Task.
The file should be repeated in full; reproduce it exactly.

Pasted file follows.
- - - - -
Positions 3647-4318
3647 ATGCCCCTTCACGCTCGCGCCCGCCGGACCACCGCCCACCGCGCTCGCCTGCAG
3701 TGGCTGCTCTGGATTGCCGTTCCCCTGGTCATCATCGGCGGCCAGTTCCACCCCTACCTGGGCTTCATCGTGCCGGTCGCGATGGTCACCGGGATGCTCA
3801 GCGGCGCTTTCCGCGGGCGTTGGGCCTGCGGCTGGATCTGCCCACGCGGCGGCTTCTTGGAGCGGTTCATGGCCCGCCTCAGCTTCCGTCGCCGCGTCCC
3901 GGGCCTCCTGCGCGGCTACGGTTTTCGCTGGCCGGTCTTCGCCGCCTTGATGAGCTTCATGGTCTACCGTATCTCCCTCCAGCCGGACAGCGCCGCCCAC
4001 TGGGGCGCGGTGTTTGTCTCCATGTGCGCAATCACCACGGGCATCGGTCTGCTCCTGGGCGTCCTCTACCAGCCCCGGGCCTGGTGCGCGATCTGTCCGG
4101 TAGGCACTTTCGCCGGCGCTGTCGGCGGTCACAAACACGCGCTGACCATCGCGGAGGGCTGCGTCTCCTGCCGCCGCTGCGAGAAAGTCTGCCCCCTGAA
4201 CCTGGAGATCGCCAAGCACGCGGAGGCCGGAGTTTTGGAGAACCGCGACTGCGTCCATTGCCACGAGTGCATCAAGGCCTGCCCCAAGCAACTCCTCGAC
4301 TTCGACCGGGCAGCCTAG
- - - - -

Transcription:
Positions 3647-4318
3647 ATGCCCCTTCACGCTCGCGCCCGCCGGACCACCGCCCACCGCGCTCGCCTGCAG
3701 TGGCTGCTCTGGATTGCCGTTCCCCTGGTCATCATCGGCGGCCAGTTCCACCCCTACCTGGGCTTCATCGTGCCGGTCGCGATGGTCACCGGGATGCTCA
3801 GCGGCGCTTTCCGCGGGCGTTGGGCCTGCGGCTGGATCTGCCCACGCGGCGGCTTCTTGGAGCGGTTCATGGCCCGCCTCAGCTTCCGTCGCCGCGTCCC
3901 GGGCCTCCTGCGCGGCTACGGTTTTCGCTGGCCGGTCTTCGCCGCCTTGATGAGCTTCATGGTCTACCGTATCTCCCTCCAGCCGGACAGCGCCGCCCAC
4001 TGGGGCGCGGTGTTTGTCTCCATGTGCGCAATCACCACGGGCATCGGTCTGCTCCTGGGCGTCCTCTACCAGCCCCGGGCCTGGTGCGCGATCTGTCCGG
4101 TAGGCACTTTCGCCGGCGCTGTCGGCGGTCACAAACACGCGCTGACCATCGCGGAGGGCTGCGTCTCCTGCCGCCGCTGCGAGAAAGTCTGCCCCCTGAA
4201 CCTGGAGATCGCCAAGCACGCGGAGGCCGGAGTTTTGGAGAACCGCGACTGCGTCCATTGCCACGAGTGCATCAAGGCCTGCCCCAAGCAACTCCTCGAC
4301 TTCGACCGGGCAGCCTAG